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LSFO demand to displace HSFO in Asia ahead of IMO 2020

The Asian fuel oil market is expected to see a dynamic change from the third quarter of 2019 due to the implementation of new sulfur regulations mandated by the International Maritime Organization.

The IMO will cap sulfur content in bunker fuel to 0.5% from the current 3.5% from January 1, 2020 and shipowners are expected to start buying low sulfur bunker fuel from Q3, leading to a drop in demand for high sulfur fuel oil, according to industry sources.

The forward paper derivatives market has already started to reflect the changing dynamics. The quarterly spreads for the Singapore 180 CST and 380 CST swaps traded on the Intercontinental Exchange have started to show a strong backwardation for 2019 as markets expect a slump in demand for them once 2020 starts to kick in.

Total global bunker fuel demand — including HSFO, LSFO and marine gasoil — is expected to be steady year on year at around 300 million mt in 2019, but the share of the each fuel will change. In 2018, HSFO’s market share is estimated at around 60-70% of the total, while MGO was about 20%, according to various reports. The balance was LSFO and LNG.

Demand for HSFO will be still there because vessels with scrubbers — retro-fitted exhaust cleaning technology — will still be allowed to consume HSFO. But only around 1,000-2,000 vessels will have scrubbers at the end of 2019, out of 60,000-70,000 of vessels, industry sources estimate.

Around 15% of bunker demand could still be HSFO after 2020 as vessels with scrubbers will use it, but the wider picture on how much the each fuel will take in terms of market share is still unclear.

As prices of LSFO are typically lower than MGO, shipowners will first look for LSFO supply, market sources said.

However, “LSFO supply is not enough to cover all the bunker demand,” said a trader based in Singapore. Supply of LSFO in Asia is limited to 200,000-300,000 mt/month out of 4 million mt/month of bunker demand in Singapore, market sources estimate.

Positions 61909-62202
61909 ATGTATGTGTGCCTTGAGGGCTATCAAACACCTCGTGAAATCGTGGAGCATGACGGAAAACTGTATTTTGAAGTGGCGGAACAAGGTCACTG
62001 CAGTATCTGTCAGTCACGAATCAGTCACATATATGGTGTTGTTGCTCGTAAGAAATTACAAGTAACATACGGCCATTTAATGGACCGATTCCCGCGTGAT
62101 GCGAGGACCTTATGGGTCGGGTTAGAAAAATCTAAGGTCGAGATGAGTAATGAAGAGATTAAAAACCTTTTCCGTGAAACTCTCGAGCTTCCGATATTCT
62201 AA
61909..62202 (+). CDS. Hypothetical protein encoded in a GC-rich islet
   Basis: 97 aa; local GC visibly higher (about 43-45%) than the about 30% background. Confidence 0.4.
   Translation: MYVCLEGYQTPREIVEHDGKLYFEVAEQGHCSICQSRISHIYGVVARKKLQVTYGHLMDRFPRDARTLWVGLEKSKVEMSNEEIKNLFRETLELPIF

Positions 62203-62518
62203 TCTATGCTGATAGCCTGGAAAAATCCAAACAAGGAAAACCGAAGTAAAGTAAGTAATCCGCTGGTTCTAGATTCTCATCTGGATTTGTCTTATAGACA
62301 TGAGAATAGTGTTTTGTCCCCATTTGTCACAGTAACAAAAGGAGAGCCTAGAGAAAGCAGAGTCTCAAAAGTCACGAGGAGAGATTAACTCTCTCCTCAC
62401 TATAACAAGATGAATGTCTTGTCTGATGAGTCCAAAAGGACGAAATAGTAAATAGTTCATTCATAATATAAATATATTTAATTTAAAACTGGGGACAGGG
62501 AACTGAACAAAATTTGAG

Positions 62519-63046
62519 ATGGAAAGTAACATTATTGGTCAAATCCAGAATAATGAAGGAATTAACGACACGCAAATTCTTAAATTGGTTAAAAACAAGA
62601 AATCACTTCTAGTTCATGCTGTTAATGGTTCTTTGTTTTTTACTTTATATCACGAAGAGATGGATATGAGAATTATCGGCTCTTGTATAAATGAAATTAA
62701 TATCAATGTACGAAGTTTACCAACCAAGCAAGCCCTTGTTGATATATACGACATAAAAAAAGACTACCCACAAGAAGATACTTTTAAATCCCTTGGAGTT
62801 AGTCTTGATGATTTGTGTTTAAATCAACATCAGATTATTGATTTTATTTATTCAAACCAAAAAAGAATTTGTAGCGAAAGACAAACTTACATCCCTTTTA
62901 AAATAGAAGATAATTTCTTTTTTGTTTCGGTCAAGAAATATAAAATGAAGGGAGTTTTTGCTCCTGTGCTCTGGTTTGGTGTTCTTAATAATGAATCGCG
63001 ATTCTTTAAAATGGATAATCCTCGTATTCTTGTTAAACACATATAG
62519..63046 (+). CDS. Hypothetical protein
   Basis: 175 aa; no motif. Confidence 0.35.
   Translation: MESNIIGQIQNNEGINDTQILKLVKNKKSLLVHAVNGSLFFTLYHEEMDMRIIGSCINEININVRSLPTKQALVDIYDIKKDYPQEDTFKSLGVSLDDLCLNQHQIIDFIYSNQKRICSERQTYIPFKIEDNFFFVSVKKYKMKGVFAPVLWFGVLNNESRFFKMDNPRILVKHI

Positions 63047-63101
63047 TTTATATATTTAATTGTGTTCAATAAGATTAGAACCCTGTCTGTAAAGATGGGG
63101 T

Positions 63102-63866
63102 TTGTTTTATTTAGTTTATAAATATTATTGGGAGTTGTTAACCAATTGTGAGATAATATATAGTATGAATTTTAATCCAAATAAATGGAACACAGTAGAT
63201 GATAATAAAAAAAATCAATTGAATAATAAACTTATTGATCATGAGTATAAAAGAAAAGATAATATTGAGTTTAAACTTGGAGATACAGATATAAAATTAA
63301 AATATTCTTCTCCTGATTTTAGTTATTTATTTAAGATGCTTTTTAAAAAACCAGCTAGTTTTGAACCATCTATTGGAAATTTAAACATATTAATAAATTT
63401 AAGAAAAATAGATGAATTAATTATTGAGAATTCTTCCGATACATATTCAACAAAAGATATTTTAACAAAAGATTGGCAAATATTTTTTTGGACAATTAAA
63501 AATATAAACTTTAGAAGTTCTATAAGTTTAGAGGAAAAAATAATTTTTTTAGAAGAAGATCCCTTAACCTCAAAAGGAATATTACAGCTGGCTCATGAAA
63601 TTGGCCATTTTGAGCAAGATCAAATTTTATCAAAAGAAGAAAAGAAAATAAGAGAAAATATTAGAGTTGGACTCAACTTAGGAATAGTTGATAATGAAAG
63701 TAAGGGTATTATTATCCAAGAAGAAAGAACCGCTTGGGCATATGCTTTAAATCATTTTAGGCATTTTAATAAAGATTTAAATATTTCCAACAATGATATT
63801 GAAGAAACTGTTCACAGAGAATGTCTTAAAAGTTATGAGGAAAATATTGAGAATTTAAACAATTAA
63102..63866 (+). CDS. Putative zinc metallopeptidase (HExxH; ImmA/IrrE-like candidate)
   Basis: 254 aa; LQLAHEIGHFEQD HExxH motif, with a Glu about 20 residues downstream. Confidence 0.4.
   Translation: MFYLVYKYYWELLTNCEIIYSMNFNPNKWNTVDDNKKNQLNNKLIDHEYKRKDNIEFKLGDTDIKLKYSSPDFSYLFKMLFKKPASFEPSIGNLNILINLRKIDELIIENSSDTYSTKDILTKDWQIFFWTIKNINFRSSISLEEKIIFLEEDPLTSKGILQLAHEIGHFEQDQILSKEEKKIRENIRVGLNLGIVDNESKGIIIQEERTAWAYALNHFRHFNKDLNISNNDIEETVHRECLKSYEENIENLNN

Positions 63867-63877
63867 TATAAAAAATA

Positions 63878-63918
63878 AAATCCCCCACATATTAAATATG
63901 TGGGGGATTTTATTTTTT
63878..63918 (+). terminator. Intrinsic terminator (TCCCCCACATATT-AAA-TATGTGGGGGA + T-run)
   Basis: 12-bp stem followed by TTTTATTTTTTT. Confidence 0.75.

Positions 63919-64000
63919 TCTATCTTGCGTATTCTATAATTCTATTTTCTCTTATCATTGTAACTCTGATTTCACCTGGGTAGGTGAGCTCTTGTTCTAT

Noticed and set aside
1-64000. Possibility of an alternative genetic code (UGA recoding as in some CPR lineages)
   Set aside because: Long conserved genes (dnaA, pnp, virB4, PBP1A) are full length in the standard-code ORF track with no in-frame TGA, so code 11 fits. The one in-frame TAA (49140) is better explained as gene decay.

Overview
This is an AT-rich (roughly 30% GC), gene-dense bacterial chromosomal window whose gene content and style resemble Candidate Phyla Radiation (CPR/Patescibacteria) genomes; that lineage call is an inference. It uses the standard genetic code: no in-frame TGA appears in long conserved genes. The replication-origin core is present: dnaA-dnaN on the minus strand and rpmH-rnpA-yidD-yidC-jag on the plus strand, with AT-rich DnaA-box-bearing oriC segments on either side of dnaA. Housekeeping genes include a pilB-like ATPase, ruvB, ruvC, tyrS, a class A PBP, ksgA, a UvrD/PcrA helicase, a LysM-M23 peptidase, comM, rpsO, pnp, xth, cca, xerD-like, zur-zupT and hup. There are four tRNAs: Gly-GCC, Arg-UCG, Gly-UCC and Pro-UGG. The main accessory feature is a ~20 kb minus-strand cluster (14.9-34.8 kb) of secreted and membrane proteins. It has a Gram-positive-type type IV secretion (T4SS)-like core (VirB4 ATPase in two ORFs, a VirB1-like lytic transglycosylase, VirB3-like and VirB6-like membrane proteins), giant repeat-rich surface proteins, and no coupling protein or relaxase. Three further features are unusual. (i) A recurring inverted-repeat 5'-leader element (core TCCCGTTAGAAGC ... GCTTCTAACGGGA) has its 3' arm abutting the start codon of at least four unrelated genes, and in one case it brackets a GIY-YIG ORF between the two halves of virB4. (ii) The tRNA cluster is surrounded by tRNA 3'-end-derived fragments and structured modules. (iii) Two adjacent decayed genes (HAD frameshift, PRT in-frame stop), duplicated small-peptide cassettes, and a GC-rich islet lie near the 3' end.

Marine gasoil demand is expected to grow, but the spread between MGO and LSFO will influence by how much. “If I am a shipowner, if the spread between MGO and LSFO is narrow, I might rather buy MGO because there are no compatibility issues,” said a Singapore-based trader.

Many in the shipping and bunker industries have raised concerns that some of these new blends will prove incompatible if brought into contact with one another, potentially causing blocked filters and engine failures.

Another trader said “it depends on ship owners’ idea on how much spread they can accept to take MGO. So their idea will also affect the demand for LSFO and MGO.”

A closely watched instrument indicating value for HSFO in 2020 is the Calendar 2020 crack traded on ICE, which shows where the market views the value of HSFO relative to Brent crude.

While some expect the large drop in demand for HSFO from the bunker industry in 2020 to result in Cal 2020 cracks falling to large discounts, others feel that the uncertainty around implementation, at least during the first year of the new IMO standard, and alternative uses of HSFO may continue to provide some support for its value.

The Cal 2020 crack is currently bid on ICE at around minus $18.50/b and offered at around minus $17/b, with Brent at around $56/b. In early October, when Brent’s value was around $77/b, it was bid at minus $24/b and offered at minus $20/b.

Market sources also noted that the value of crude in 2020 would be a key factor determining the price of HSFO. Prices for heavy and sour crudes are expected to weaken from 2020, while light crudes are expected to benefit and command a premium over heavy grades, said sources.

While fuel oil demand is expected to drop, supply of fuel oil is also likely to decline as refiners have been installing new cracking units.

The UAE’s ADNOC started operation of its new delayed coker in September, while ExxonMobil started its new coker at the 320,000 b/d Antwerp refinery at the end of October.

ADNOC discontinued term contracts to sell straight-run fuel oil loading from Ruwais from 2019 as it plans to restart its fire-hit residue fluid catalytic cracker early this year.

ADNOC’s 127,000 b/d RFCC was shut following a fire in January 2017. Since then, the company has sold four to five 90,000 mt cargoes/month of straight-run fuel oil to term lifters or spot buyers, traders said.

In South Korea, S-Oil started operation at its new 75,000 b/d high-severity residue fluid catalytic cracker at its 669,000 b/d Onsan refinery in the third quarter of 2018, which reduced fuel oil production.

In addition, fuel oil production in Russia is likely to edge lower in 2019 as several new units come online at refineries. Russia is one of the major fuel oil suppliers to Singapore.

Meanwhile, traders said the Asian fuel oil market is likely to see a surge of demand from the Middle East again in the second and third quarters of 2019. In 2018, Saudi Arabia bought 1.5 million-2 million mt/month of HSFO over May-August last year to meet power demand, market sources said. Pakistan also bought 755,000 mt of HSFO and LSFO in the four months over May to August in 2018, Platts data showed.
Source: Platts

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